Surgical Endoscopy

, Volume 32, Issue 8, pp 3557–3561 | Cite as

What factors are associated with increased risk for prolonged postoperative opioid usage after colorectal surgery?

  • Caitlin StaffordEmail author
  • Todd Francone
  • Patricia L. Roberts
  • Rocco Ricciardi



Opioid-related deaths have increased substantially over the last 10 years placing clinician’s prescription practices under intense scrutiny. Given the substantial risk of opioid dependency after colorectal surgery, we sought to analyze risk of postoperative prolonged opioid use after colorectal resections.


Between 2008 and 2014, patients undergoing abdominopelvic procedure with intestinal resection at a tertiary care facility were retrospectively identified. Patient’s postoperative narcotic usage including their prescriptions on discharge and their total opioid medication use was recorded. Patient variables such as demographics, surgical characteristics, and prescription use were evaluated. Finally, we developed multivariate models to identify risk factors for prolonged opioid use (> 30 days after incident surgical procedure).


We identified 9423 recorded procedures of which 2173 consisted of abdominopelvic procedures with intestinal resection and survived > 1 year. Of these, 91% (n = 1981) were discharged on opioids, and 98% (n = 1955) of those patients filled only one prescription. A total of 92 (4%) patients remained on opioids beyond 30 days, and from this group, 25% (n = 23 patients) remained at 90 days. We found no association between postoperative complications, stoma formation, and patient’s sex with risk of prolonged opioid use. However, younger age and history of chronic pain were associated with an increased risk of prolonged opioid use. The use of minimally invasive techniques also attenuated the risk of prolonged opioid use (Table 2).


A small but considerable proportion of patients remain on opioids beyond 30 days. Predictors of opioid use for greater than 30 days include a history of chronic pain and younger age. The use of minimally invasive techniques reduced the risk of prolonged opioid use. We identified several immutable risk factors that predicted prolonged postoperative opioid use; however, surgeons may be able to attenuate prolonged opioid use through the use of minimally invasive techniques.


Opioid use Minimally invasive techniques Postoperative care 


Compliance with Ethical Standards


Ms Caitlin Stafford, Dr. Todd Francone, Dr. Patricia L. Roberts, and Dr. Rocco Ricciaridi have no conflicts of interest or financial ties to disclose.


  1. 1.
    CDC-Center for Disease Control and Prevention (n.d.). Accessed 24 Feb 2017
  2. 2.
    Raebel M, Newcomer S, Reifler L, Newcomer S, Reifler L, Boudreau D, Elliot T, DeBar L, Ahmed A, Pawloski P, Fisher D, Donahoo T, Bayliss E (2013) Chronic use of opioids medication before and after bariatric surgery. JAMA 13:1369–1376CrossRefGoogle Scholar
  3. 3.
    Jiang X, Orton M, Feng R, Hossain E, Malhotra NR, Zager E, Liu R (2016) Chronic opioid usage in surgical patients in a large academic center. Ann Surg 265(4):722–727CrossRefGoogle Scholar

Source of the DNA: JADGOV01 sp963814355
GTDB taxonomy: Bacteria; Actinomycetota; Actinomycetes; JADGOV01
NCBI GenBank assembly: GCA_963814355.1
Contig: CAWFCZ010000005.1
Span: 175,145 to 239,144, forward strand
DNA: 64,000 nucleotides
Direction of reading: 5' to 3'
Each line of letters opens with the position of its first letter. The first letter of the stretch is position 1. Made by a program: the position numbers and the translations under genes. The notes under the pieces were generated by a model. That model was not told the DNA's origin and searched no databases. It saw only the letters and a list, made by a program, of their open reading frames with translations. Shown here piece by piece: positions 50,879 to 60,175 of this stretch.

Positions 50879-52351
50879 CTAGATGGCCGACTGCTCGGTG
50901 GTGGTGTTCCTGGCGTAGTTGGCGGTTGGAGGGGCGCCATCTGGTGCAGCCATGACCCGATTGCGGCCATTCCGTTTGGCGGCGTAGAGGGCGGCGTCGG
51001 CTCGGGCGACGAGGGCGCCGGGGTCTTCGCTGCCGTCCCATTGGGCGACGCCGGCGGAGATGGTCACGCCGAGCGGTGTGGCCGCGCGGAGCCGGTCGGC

4. 4.
    Lloyd G, Kirby R, Heminigway F, Keane F, Miller S, Neary P (2010) The RAPID protocol enhances patient recovery after both laparoscopic and open colorectal resections. Surg Endosc 24:1434–1439CrossRefPubMedGoogle Scholar
  5. 5.
    White P, Kehlet H (2010) Improving postoperative pain management, what are the unresolved issues? Anesthesiology 112:220–225CrossRefPubMedGoogle Scholar
  6. 6.
    Johnson S, Chung K, Zhong L (2016) Risk of prolonged opioid use among opioid-naïve patients following common hand surgery procedures. J Hand Surg Am 41:947–957CrossRefPubMedGoogle Scholar
  7. 7.
    Maheshwari K, Cummings KC, Farag E, Makarova N, Turan A, Kurz A (2016) A temporal analysis of opioid use, patients satisfaction, and pain scores in colorectal surgery patients. J Clin Anesth 34:661–667CrossRefPubMedGoogle Scholar
  8. 8.
    NSQIP (2005) National surgival improvement program. American College of Surgeons, ChicagoGoogle Scholar
  9. 9.
    Carrow I, Barelka P, Wang C (2012) A pilot cohort of the determinants of longitudina opioid use after surgery. Pain Med 3:694–702Google Scholar
  10. 10.
    Carroll I, Angst M, Clark D (2004) Management of perioperative pain in patients chronically consuming opioids. Reg Anesth Pain Med 6:576–591CrossRefGoogle Scholar
  11. 11.
    Clark H, Soneji N, Ko T, Yun D, Wijeysundera L D (2014) Rates and risk factors for prolonged opioid use after major surgery: population based cohort study. BMJ. PubMedCrossRefGoogle Scholar
  12. 12.
    Kehlet H, Jensen T, Woolf C (2006) Persistent postsurgical pain: risk factor and prevention. Lancet 367:1618–1625CrossRefPubMedGoogle Scholar
  13. 13.
    Katz J, Seltzer Z (2009) Transition from acute to chronic postsurgical pain: risk factors and protective factors. Expert Rev Neurother 5:723–744CrossRefGoogle Scholar

Copyright information

© Springer Science+Business Media, LLC, part of Springer Nature 2018

Authors and Affiliations

  1. 1.Section of Colon and Rectal Surgery, Division of General and Gastrointestinal SurgeryMassachusetts General HospitalBostonUSA
  2. 2.Department of Colon and Rectal SurgeryLahey Hospital & Medical CenterBurlingtonUSA

Personalised recommendations